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Fascism in Fancy Dress for the 21st Century

Friends, who happen to be respected left-field musicians, were invited to Austria to perform a couple of gigs and film some music videos paid for by an Austrian arts grant. The lovely hosts were welcoming as was the creative coterie circling them in Vienna – the city of perfect public facades veiling the multifaceted private lives within (I don’t use this phrase lightly having encountered Austrian ways whilst recording in Vienna in the early nineties). 
 
All was well for these two travellers until Graz, where our beautiful young African-American singer took to the stage with aplomb accompanied by his Middle Eastern producer set back on stage, before an inebriated North European crowd – amongst them a solitary man shouting animatedly. The singer and producer took this to be enthusiasm for the electronica rap, presuming he was saying ‘louder’ or ‘harder’… Only when the man aggressively reached for the singer’s foot when atop the monitors at the front of stage and seeing the two young girls trying to hush him, the artists realised that in fact this was a nutter of some kind. The guards stood by and watched with no attempt to intervene, it later transpired the man was shouting racist profanities. Is it just me or is this scene reminiscent of a nightmare from a racist past, which I thought we left behind with the fall of South African apartheid? Is it too much to expect that in a crowd of people, including big strapping male guards more than two young girls should have interceded!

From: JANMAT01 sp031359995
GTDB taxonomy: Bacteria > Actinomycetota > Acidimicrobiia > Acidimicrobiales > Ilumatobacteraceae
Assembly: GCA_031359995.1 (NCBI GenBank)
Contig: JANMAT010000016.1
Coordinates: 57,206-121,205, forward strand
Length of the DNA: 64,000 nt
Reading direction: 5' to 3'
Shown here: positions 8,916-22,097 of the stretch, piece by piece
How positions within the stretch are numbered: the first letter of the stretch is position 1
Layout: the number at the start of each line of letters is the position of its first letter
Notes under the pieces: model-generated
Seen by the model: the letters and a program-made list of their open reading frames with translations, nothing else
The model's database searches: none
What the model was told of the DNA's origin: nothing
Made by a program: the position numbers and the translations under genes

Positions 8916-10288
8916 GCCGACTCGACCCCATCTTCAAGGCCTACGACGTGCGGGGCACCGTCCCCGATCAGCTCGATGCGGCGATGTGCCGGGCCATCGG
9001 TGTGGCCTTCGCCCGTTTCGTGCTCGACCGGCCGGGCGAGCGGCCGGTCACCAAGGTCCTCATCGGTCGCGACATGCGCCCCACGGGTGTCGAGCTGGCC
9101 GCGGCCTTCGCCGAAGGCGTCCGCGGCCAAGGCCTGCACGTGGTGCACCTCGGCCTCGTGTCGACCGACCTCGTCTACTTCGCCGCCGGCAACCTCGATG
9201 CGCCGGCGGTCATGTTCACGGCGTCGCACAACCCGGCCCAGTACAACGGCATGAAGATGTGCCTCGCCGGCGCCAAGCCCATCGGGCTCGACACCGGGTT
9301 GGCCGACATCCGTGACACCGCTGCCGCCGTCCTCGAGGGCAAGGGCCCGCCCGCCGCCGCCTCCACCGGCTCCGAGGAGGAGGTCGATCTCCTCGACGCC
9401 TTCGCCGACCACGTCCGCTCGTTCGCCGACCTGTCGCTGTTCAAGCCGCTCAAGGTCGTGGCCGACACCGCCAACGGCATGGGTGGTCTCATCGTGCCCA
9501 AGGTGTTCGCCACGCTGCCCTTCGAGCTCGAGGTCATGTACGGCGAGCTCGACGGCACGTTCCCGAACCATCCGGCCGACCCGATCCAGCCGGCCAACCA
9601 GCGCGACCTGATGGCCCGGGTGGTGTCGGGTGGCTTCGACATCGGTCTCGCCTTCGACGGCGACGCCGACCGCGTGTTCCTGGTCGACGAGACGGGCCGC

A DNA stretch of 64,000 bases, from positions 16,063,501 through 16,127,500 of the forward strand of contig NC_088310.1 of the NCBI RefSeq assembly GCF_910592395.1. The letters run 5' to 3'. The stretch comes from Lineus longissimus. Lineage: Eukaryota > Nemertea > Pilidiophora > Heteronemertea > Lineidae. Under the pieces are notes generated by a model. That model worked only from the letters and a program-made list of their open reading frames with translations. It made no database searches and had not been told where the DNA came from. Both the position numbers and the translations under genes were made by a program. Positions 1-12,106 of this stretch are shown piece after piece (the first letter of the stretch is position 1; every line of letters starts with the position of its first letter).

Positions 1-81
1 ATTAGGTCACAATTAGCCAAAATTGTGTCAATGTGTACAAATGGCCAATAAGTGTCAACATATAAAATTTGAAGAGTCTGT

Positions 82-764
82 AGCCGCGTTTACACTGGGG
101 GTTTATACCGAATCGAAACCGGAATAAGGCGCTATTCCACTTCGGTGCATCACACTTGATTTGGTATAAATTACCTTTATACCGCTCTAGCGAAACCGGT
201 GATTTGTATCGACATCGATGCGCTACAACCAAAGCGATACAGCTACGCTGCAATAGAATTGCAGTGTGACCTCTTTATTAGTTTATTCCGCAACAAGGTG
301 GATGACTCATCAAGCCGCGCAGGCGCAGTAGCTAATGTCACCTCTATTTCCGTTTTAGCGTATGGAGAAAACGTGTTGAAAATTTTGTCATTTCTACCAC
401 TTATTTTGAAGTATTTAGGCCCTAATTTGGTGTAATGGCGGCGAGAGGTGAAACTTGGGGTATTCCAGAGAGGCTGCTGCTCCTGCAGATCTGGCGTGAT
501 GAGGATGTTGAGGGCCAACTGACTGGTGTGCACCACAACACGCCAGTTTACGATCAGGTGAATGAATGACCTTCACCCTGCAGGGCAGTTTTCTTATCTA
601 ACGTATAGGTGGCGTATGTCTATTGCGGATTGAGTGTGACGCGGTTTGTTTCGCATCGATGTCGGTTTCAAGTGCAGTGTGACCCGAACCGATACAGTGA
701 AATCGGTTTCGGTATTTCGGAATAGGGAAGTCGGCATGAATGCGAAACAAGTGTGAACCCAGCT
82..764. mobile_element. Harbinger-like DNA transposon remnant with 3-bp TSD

Later that evening during a video shoot in the forest around Graz a disgruntled man in lederhosen and two accomplices arrived in a car shouting at the creative team and cowardly pushing over the weakest member of the crew causing her considerable physical injury. Visitors to this little corner of Europe seem to have suffered local expressions of racism and intolerance during this festival – which through bringing in multiracial unusual arty characters clearly heckled the right wing feathers of some living in and around this town.